Has the Market Bottomed? Daftwatch sales are levelling

Mod Edit: Note that daftwatch has moved to this website: daftwatch.thepropertypin.com/

Of course it hasn’t, but…

Over the last three months, the daftwatch ( daftwatch.atspace.com/ ) inventory of properties for sale on the Daft.ie website has stopped increasing despite the failure of the boom to get boomier (indeed, it seems that the gloom has got both doomier and gloomier). Credit has been strangled, jobs are being lost, house prices are falling etc. etc. So why has the inventory stopped increasing? I would be interested to hear the view of pinsters as to the reasons for this.

I’ll start the ball rolling with the obvious reason. Properties being put up for rent instead of on to the market. But is that enough of a reason to stall the growth in the inventory? I’m not so sure…

Other possibilities…?
-Capitulation. No market, why bother.
-Homes being purchased for social/affordable housing.
-Sellers using alternative websites to promote sales.
-Sellers opting for low cost private sales.
-Seasonal factors.
-Buyers stepping in to pick up ‘bargains’

So, any thoughts?

Mod Edit: Note that daftwatch has moved to this website: daftwatch.thepropertypin.com/



Check back over the same period last year - I think there may be a seasonal effect. ‘Nobody’ buys a home over Christmas goes the spiel. It appears to have become gospel truth at this stage, so we are probably looking at February to see what is really happening.

Thanks for the quality analysis folks.

BUT, the inventory did rise approaching Christmas over the past two years, so I’m not convinced. The surge in properties for rent definitely goes some way to explain the ‘shuddering halt’ in the inventory growth, but is there something else at play?

There have been a couple of “bollocks, nobody will pay what it’s worth, I’ll rent it instead and make a killing” points in the data going back the last two years. Maybe, with interest rates falling, we’ve stumbled into another one of them?

maybe it’s the begining of the bottom. The love handles so to speak.

A ‘normal’ seasonal property inventory pattern would see a peak during the summer (around August/September or so) with inventory levels then declining during Autumn with a trough around December and then increasing again. So nationally the inventory build is still bucking the seasonal pattern, just not as strongly as before. I.e. If inventory was following a normal seasonal pattern you would have seen a significant decline in listings since the end of summer (not that we have one anymore in this godforsaken country).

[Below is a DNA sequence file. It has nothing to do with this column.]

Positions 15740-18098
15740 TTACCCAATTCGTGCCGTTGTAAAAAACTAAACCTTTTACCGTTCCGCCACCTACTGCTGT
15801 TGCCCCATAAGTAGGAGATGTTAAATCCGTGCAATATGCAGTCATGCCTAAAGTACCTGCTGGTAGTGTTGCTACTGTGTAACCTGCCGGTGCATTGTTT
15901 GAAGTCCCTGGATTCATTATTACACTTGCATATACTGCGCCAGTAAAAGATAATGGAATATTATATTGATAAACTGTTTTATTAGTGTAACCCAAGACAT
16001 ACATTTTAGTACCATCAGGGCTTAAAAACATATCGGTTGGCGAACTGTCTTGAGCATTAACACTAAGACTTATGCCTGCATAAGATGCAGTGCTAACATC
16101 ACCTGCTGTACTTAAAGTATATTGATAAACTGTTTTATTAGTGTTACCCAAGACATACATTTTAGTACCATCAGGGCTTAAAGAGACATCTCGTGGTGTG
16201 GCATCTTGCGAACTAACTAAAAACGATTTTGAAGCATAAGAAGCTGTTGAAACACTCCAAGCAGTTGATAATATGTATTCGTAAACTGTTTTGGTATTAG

Funnily enough Dublin was showing a somewhat normal seasonal pattern last year (listings peaked during the summer and then falling into winter) which is isn’t happening this year, so it is starting to look like Dublin is playing catch-up with the rest of the country.

We ‘might’ see a more normal seasonal pattern ocurr next year, if so then we might be able to start realistically talking about a bottom a year or two after that. We’ll have a better idea this time next year!

Also, it was mentioned earlier in the thread but rental listings are surging even more strongly than they did last year (up 10,000 since the start of the year :open_mouth: ) so growing numbers of investors/developers are probably swicthing from trying to sell to trying to rent.

If you want “quality” analysis, perhaps you should commission the ESRI to do some socio-economic bolloxolgy on your behalf.

Meh, there are many factors at play. And who says the system behaves rationally? The emergence of macro-economic patterns is complicated and changes in the behaviour of individuals within the system can have unclear results. Trying to deduce micro-economic behaviour as a result of macro-economic data is a non-trivial task. Economic modeling gimps mulling over Java programs have forfeited many a dinner-date trying to ascertain and predict what’s really going in in the economy.

Such highly paid analysts ought to be able to provide better insight than some anonymous poster on thepropertypin.com